Central Highlands and the coast

The Central Highlands consist of the Truong Son Mountain Range and its immediate environs. The mountain range is commonly referred to as the backbone of Vietnam and borders Laos and Cambodia to the west. The highlands provide flowers and vegetables to the southern lowlands and have several tea and coffee plantations that supply the whole of Vietnam. Tourism is an additional source of revenue. Most highlanders belong to one of 26 indigenous groups and, beyond the main towns of Dalat, Buon Ma Thuot, Play Ku (Pleiku) and Kontum, their way of life remains unchanged.

East of the highlands, on the coast, Nha Trang is a seaside resort with diving, boat tours and spas to entice foreign visitors. Further south, Mui Ne has golden sands and the best kitesurfing in Vietnam.

The Central Highlands have long been associated with Vietnam's hilltribes. Under the French, the colonial administration deterred ethnic Vietnamese from settling here but missionaries were active among the minorities of the region, although with uneven success. Bishop Cuenot (page) dispatched two missionaries to Buon Ma Thuot, where they received a hostile reception from the M'nong, however in Kontum, among the Ba-na, they found more receptive souls for their evangelizing. Today many of the ethnic minorities in the Central Highlands are Roman Catholic, although some (such as the Ede) are Protestant.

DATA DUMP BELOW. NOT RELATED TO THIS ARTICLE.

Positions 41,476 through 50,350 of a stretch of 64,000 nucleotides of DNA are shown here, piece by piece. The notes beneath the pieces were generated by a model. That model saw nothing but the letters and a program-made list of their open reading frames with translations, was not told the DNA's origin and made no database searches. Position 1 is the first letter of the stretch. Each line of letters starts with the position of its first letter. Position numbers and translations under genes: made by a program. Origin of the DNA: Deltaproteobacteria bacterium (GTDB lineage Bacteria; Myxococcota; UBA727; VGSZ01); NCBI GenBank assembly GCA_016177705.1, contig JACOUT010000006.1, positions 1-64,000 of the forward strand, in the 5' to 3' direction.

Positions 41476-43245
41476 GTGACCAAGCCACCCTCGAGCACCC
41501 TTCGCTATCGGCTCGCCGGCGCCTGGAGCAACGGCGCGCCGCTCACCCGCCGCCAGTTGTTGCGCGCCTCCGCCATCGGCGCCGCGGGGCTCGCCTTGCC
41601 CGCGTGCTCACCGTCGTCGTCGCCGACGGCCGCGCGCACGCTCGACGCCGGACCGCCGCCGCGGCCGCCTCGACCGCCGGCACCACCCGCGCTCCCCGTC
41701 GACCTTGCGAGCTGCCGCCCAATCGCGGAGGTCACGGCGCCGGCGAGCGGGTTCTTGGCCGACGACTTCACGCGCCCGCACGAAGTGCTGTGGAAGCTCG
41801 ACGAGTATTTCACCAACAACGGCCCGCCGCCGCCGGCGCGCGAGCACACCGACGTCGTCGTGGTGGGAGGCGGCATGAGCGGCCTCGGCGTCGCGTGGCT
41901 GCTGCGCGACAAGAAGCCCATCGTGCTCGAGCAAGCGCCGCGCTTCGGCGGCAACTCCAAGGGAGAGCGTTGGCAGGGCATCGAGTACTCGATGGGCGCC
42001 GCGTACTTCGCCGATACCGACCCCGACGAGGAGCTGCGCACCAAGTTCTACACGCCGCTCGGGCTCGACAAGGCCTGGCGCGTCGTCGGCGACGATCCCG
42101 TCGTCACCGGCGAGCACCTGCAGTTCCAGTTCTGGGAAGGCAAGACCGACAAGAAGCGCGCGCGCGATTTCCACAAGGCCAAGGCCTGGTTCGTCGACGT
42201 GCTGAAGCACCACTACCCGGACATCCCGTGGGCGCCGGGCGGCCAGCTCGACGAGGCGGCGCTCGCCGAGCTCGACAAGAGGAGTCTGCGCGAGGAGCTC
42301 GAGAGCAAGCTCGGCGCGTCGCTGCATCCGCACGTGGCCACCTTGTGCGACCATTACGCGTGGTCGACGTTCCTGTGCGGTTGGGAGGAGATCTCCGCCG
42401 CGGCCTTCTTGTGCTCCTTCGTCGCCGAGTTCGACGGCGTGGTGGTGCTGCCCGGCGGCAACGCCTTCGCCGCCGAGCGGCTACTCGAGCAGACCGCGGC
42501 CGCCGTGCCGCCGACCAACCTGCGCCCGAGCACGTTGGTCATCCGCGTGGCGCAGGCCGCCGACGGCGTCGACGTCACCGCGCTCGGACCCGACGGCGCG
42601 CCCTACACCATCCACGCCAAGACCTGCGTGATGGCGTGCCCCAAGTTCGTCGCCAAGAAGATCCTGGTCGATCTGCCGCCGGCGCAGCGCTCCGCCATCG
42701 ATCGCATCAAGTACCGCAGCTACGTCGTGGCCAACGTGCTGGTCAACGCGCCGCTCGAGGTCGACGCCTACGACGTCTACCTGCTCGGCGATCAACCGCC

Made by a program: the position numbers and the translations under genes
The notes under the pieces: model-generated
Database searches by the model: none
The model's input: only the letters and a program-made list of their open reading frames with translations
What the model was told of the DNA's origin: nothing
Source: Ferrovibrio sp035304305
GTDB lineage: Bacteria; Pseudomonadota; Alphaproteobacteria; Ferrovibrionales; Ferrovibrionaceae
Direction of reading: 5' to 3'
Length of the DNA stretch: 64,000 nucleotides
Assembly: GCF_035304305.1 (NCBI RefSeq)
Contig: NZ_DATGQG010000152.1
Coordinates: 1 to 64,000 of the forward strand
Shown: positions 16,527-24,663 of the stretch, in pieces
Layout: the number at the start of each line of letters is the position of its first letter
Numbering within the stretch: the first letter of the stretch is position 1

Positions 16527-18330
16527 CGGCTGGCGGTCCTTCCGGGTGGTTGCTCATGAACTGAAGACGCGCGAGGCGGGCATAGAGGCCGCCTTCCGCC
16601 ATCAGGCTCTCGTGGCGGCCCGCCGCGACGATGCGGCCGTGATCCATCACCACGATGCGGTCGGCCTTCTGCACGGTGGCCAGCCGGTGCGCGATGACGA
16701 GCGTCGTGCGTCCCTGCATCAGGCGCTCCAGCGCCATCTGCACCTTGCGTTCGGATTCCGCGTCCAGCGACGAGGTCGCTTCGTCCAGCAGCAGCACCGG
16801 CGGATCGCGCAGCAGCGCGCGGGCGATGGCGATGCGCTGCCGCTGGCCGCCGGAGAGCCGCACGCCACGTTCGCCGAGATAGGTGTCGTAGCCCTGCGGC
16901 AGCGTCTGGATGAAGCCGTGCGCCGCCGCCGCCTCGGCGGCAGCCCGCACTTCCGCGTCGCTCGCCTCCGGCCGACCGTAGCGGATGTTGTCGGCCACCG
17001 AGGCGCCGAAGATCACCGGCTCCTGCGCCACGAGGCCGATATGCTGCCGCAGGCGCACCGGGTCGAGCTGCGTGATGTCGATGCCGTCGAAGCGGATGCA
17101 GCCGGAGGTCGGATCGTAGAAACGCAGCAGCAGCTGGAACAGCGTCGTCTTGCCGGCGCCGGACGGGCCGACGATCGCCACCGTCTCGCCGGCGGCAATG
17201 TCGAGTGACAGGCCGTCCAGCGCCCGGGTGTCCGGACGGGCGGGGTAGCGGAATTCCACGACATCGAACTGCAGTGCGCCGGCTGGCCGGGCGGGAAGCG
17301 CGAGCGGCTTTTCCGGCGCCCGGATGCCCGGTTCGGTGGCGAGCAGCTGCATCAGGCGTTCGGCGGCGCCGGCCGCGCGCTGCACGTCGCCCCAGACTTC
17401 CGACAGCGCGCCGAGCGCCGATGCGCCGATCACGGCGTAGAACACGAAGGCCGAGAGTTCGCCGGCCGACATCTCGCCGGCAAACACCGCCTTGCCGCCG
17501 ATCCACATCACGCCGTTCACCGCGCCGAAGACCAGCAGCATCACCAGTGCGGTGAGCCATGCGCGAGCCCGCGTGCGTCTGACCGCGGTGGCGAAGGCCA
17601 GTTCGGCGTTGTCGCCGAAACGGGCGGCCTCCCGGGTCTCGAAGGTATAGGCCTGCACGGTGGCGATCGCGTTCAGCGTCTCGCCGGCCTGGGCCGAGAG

At the same time French businesses were hard at work establishing plantations to supply the home market. Rubber and coffee were the staple crops. The greatest difficulty they faced was recruiting sufficient labour. Men and women of the ethnic minorities were happy in their villages drinking rice wine and cultivating their own small plots. They were poor but content and saw no reason to accept the hard labour and slave wages of the plantation owners.

Since 1984 there has been a bit of a free-for-all and a scramble for land in the highlands. Ethnic Vietnamese have encroached on minority land and planted it with coffee, pepper and fruit trees. As an indicator of progress, Vietnam is now the second
largest producer of coffee in the world, although it produces cheaper robusta rather than arabica coffee. The way of life of the minorities is disappearing with the forests: there are no trees from which to build traditional stilt houses nor shady forests in which to live and hunt.

This is edited copy from Footprint Handbooks. For comprehensive details (incl address, tel no, directions, opening times and prices) please refer to book or individual chapter PDF
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